... manufacture of the liqueur peculiar to the Abbey of Grace-Dieu. From this account it appears that the liqueur was formerly called the Liqueur of the Grace-Dieu, but is now known as Trappistine. It is limpid and oily; possesses a fine aroma, a peculiar softness, a mild but brisk flavour, and so on. It was invented by an ecclesiastic who was once the Brother Marie-Joseph, and prior of the convent, but is now M. Stremler, having been released by the Pope from his vows of obedience and poverty, in order ...
— Ice-Caves of France and Switzerland • George Forrest Browne

... ghost be pleased to hear His fame augmented by an English peer, How he embellishes his Helen's loves, Outdoes his softness, and ...
— Early Theories of Translation • Flora Ross Amos

... said he, a little seriously, why this behaviour, for my goodness to you in the garden?—This is not of a piece with your conduct and softness there, that quite charmed me in your favour: And you must not give me cause to think that you will be the more insolent, as you find me kinder. Ah! sir, said I, you know best your own heart and designs! But I fear I was too open-hearted then; ...
— Pamela, or Virtue Rewarded • Samuel Richardson

... he would be happier if they took no notice of him for a while, and sat quiet. He seemed relieved, for he sank into an easier position on Selina's lap, and presently they saw him stroke his coat with a caressing gesture, as though its softness pleased him. After a long while, he sat up, looked at the horse, said in a quaint, thin whisper, "Gee-gee—mine like gee-gee"; and then looked swiftly round with frightened eyes, fearful lest he had drawn attention ...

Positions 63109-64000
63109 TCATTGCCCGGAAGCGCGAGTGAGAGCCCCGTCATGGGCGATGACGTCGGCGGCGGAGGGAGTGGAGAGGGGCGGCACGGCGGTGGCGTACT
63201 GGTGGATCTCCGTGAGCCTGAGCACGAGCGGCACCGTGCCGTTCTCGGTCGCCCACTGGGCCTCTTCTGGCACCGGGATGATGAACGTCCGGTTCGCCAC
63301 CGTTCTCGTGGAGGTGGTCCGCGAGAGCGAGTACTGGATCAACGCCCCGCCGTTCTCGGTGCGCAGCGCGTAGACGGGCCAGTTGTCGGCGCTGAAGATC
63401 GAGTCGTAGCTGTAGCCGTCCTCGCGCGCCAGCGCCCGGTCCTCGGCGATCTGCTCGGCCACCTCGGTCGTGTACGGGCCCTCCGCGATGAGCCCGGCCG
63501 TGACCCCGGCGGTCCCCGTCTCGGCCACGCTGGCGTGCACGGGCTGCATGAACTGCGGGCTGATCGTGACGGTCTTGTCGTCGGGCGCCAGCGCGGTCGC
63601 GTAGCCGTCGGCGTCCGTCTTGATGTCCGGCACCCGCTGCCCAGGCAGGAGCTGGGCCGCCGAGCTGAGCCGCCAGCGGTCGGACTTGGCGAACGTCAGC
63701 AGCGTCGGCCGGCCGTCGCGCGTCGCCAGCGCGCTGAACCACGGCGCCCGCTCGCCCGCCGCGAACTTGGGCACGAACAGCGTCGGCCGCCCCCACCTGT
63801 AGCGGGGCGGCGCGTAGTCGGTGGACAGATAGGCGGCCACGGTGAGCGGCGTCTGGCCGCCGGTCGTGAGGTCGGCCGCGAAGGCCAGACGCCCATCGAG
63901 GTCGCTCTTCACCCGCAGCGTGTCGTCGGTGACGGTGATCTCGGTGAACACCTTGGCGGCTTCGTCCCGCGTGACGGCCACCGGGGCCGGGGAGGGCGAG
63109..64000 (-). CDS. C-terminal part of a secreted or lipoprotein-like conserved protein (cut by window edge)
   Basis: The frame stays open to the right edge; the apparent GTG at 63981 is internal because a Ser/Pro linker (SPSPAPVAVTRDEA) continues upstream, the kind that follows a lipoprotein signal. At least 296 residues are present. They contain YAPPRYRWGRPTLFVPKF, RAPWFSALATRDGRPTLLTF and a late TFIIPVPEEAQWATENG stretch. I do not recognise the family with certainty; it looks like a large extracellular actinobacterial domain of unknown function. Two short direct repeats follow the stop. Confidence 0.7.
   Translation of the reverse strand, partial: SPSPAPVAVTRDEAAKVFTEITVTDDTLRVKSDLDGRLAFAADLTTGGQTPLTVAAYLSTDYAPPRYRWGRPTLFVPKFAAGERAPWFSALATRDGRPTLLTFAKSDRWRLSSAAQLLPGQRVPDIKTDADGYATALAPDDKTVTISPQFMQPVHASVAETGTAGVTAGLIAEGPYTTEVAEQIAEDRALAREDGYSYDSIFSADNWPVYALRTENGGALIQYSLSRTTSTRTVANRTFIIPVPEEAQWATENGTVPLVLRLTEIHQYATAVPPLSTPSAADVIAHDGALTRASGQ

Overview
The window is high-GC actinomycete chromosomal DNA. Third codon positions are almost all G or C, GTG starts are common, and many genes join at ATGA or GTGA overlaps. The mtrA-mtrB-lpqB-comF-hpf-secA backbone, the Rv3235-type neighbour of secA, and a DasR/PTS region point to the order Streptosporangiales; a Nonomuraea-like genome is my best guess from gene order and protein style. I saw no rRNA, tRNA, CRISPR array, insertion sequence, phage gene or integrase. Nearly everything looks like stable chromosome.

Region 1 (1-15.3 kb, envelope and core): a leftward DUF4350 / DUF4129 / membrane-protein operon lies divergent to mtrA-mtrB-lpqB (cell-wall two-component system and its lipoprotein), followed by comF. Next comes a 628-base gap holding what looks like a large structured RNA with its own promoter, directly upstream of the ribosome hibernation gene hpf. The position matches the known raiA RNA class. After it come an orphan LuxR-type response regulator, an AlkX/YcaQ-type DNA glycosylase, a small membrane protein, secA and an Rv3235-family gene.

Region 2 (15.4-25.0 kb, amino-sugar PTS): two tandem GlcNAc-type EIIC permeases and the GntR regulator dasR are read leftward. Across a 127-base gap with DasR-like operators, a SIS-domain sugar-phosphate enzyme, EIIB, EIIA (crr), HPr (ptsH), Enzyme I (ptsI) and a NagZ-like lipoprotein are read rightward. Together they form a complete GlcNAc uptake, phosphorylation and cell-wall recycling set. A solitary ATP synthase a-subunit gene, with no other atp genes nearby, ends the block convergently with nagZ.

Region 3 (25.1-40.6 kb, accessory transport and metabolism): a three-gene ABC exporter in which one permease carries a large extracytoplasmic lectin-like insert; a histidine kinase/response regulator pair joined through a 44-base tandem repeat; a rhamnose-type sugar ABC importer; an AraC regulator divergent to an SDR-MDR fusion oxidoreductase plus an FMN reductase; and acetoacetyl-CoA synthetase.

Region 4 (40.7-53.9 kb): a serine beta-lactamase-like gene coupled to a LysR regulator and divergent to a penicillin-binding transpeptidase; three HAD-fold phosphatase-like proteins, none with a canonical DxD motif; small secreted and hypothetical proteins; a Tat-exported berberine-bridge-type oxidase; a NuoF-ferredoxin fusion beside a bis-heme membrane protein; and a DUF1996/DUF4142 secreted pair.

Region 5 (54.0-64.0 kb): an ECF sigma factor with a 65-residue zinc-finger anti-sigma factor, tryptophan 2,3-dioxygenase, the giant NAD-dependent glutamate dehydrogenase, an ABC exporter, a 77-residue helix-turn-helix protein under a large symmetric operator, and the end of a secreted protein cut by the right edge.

— The Admirable Tinker - Child of the World • Edgar Jepson

... ran, while Miss Fosbrook examined the spike to her own great enjoyment. "I see," she said, "the flowers are not really white, they each have a patch of pink or yellow on them, which gives them their softness. Yes; and do you see, Bessie, they are in clusters of three, and each three has one flower with a pink spot, and two with ...
— The Stokesley Secret • Charlotte M. Yonge

... that he was watching that wonderful profile under the very black hair, soft with the softness of flesh, yet firmly carved. She lifted her head gradually, her eyes sweeping past the spot where Dellarme had lain dying, where Feller had manned the automatic, where Stransky had thrown Pilzer over the parapet. He saw the glance arrested and focussed on the flag ...
— The Last Shot • Frederick Palmer